The Family Album
My winter project was to scan old family photos. I was reminded that my paternal grandfather (he also wore a bow tie) had more than a passing resemblance to Lurch from the Addams Family and that, yes, I actually did dress up in a cowboy hat, blue jean jacket, and the requisite boots during a vacation at a Wyoming dude ranch when I was 12. (The only redeeming feature was that my father, who was in the photo with me, looked even more out of place in a red plaid shirt and khakis.)
The gems from this collection are a sepia shot of my mother in fishing hat and sunglasses holding up a 20-inch trout while sitting in the bow of a canoe in Canada; a family portrait of my grandmother and her three sisters that included my great-grandmother, Caroline de Wolf, who was married to the portrait painter and Whistler contemporary Harper Pennington; and a color photo of yours truly at age 7 or 8 dressed in a baggy white baseball uniform with STARS sewn on the front. (I played Little League.) My other favorites were a shot of my mother, Mary Alice, standing at a small cookstove when she was just married (a rare shot indeed) and an old black and white of my sister, Kate, helping my mother collect sap for the local maple sugaring operation owned by Charlie Bentley.
It is tempting to offer homilies about the past. One might conclude that life was simpler, except that it wasn’t. Lives were just as messy and complicated 50 years ago as they are today. If you say that we had a deeper sense of place, you might be right, since Americans were less nomadic, but I am reminded of a friend who grew up in the Midwest; he is now happily ensconced in New Orleans as a food writer and only returns to Minnesota once per year. Large extended families, three or more generations beaming out at the camera, tug at one’s heartstrings but also remind us of the arguments (I remember a particularly bloody engagement one Thanksgiving regarding Spiro Agnew) and petty drawing room back and forth that is part and parcel of family members packed tightly in a narrow social spiral.
Family albums can, however, bring back halcyon memories. The warm, sharp scent of wild sage on that Wyoming dude ranch. The feel of a soft, sun-warmed baseball mitt. Ribbons of light illuminating the dark interior of a steam-filled saphouse and the slow pooling and drip of thick syrup off the skimmer. My mother taking charge after a poor day of fishing in Maine, telling the guide where to position the canoe, and my first cast over a large pool and the almost immediate tug downward of a hungry trout. The nervous tail wagging of our overbred pointer, Kili, who shook her body so violently back and forth when you walked into a room that you thought she would die of happiness. One photo in particular brings back rich memories—a shot of our just-built Vermont cabin in 1955, taken from atop a nearby hill; it looks primitive and reminds me of pressed wildflowers, sweet corn dinners, frogs’ legs, homemade beef and pork burgers, chopping kindling, Wilcox coffee ice cream, party line phones, gin and tonics on the porch, wildfires, snowbanks, Vermont cheddar, moonlit rides in our WWII jeep, creosote, summer saunas, and copperhead snakes slithering in the weeds by the lower pond.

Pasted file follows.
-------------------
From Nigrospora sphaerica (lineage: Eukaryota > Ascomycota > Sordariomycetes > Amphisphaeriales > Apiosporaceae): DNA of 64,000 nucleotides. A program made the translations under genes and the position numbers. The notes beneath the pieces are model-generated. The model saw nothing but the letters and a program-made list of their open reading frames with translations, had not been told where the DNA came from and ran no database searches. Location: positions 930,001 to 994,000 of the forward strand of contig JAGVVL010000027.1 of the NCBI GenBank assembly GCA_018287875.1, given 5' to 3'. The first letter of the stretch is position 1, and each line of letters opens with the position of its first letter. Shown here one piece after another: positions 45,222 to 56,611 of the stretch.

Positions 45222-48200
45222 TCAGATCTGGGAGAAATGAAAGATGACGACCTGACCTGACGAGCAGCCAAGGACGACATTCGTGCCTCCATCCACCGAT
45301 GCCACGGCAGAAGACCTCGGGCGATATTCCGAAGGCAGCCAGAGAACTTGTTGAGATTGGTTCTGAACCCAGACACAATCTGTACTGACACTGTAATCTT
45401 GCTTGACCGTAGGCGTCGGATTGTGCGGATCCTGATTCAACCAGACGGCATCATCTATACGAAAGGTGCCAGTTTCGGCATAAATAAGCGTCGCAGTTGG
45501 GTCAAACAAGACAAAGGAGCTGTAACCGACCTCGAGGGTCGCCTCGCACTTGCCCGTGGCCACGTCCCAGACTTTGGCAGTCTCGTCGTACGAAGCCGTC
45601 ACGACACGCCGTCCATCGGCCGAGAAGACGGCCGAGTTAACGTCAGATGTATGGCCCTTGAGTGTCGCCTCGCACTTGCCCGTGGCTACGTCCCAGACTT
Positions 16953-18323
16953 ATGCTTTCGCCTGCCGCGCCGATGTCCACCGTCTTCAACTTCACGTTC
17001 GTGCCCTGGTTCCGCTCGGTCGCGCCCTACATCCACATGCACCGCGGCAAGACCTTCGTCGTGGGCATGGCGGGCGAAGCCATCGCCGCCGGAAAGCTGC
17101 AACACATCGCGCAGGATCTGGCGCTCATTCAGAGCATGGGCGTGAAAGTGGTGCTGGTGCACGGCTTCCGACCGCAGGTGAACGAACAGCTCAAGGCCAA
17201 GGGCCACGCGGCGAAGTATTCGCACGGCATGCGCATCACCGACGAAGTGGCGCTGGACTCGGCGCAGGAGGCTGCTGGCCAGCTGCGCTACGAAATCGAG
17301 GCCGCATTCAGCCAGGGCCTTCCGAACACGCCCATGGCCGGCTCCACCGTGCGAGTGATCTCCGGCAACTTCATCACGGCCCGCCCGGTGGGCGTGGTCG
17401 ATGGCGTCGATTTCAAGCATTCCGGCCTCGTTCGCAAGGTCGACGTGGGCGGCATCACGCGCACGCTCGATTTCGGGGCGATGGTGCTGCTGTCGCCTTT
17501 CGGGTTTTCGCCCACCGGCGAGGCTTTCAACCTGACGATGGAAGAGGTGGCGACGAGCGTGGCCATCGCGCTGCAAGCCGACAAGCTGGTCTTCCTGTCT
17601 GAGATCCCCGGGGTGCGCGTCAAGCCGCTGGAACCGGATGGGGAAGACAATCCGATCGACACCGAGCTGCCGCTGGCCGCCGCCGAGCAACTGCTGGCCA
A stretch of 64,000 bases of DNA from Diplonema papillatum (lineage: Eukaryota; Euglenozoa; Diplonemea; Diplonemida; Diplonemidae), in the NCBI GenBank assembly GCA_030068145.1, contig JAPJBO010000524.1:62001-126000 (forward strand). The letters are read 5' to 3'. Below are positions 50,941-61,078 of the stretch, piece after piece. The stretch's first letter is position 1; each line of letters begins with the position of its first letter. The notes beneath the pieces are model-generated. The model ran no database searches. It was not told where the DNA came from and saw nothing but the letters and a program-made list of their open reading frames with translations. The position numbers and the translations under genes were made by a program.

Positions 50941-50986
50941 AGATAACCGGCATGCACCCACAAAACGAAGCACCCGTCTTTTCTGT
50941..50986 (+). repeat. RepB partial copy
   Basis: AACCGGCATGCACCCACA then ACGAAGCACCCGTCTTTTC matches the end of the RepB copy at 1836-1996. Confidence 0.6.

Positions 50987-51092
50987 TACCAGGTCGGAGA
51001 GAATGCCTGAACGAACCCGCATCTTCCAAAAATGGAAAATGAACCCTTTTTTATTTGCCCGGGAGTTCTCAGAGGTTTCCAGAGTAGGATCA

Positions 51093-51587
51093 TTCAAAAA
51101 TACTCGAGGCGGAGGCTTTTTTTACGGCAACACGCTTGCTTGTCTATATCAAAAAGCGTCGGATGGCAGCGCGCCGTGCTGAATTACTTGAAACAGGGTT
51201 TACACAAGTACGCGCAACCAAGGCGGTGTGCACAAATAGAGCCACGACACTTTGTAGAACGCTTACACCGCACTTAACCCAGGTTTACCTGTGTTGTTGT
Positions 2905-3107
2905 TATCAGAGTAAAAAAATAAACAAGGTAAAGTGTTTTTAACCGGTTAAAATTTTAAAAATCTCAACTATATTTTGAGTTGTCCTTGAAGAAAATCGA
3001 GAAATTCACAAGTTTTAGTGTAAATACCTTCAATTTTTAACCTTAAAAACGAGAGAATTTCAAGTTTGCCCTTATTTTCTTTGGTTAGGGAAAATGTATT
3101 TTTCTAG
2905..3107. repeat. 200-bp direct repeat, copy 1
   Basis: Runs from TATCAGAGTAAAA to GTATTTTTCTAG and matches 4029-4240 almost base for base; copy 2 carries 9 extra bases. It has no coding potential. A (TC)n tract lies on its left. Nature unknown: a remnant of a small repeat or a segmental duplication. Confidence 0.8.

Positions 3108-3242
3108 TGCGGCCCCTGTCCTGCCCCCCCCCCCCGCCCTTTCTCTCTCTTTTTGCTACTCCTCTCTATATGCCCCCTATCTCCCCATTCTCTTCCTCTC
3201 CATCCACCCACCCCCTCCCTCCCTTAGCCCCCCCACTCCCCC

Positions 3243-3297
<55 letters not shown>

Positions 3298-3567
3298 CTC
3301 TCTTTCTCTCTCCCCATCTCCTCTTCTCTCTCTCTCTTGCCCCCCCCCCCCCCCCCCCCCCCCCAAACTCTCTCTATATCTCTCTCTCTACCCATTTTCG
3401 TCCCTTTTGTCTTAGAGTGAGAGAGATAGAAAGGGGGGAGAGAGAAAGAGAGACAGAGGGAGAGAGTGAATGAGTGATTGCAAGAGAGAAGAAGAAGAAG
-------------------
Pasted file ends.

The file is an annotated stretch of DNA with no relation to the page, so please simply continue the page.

Perhaps life can be judged by the number of family albums one has accumulated. Some lives are a straight line between birth and death; one album does the trick. Others live lives with many chapters, each one starting with a new photo placed on a crisp white page.
Dr. Seuss wrote, “Everyone is just waiting; waiting for the fish to bite or waiting for wind to fly a kite, or a pot to boil, or a Better Break, or a string of pearls, or a pair of pants, or a wig with curls, or Another Chance.” And so, we sometimes find ourselves at the point when we need to begin a new album. Our “arms may get sore, and our sneakers may leak” but it’s time to be off, “up many a creek.” Photos are taken, pages are filled, and this becomes our legacy for the next generation.
Mary Alice, my mother, lived a life of many albums. The unlikely Washington, D.C., debutante. The gilt-edged bride at National Cathedral. Then WWII and working in an upstate New York wire factory, supporting the war effort. Posing by an apartment-size cookstove, the reluctant homemaker. Then fishing and hunting, in canoes, camping on lakeshores in Maine, and then caught off guard in an Elmer Fudd hunting cap during deer season in Vermont. The career professional, recorded in China at yet another academic conference. The later years in northwestern Connecticut, alone on her farm, ruddy-faced and a tad unsteady, watching grandchildren hunt for Easter eggs among the guinea hens and Rhode Island Reds. A parting snapshot, high in the Adirondacks in her mountaintop cabin, in splendid simplicity; a wood stove, binoculars, and a view across the top of the world. And then, just a sunset memory, not recorded, of an older woman with her hair down, veins still pumping vinegar, but having a quiet moment as if to say, from mother to son, all the things that are never said.
We don’t choose how many albums we fill during a lifetime, but we can decide how to fill them. And it is worth remembering, as Dr. Seuss did, that today is always our day; we’re off to great places, we’re off and away!
Go to CooksIllustrated.com/cpkfamilyphotos to view selected photos from my family album (including me at the dude ranch). Apologies to Dr. Seuss.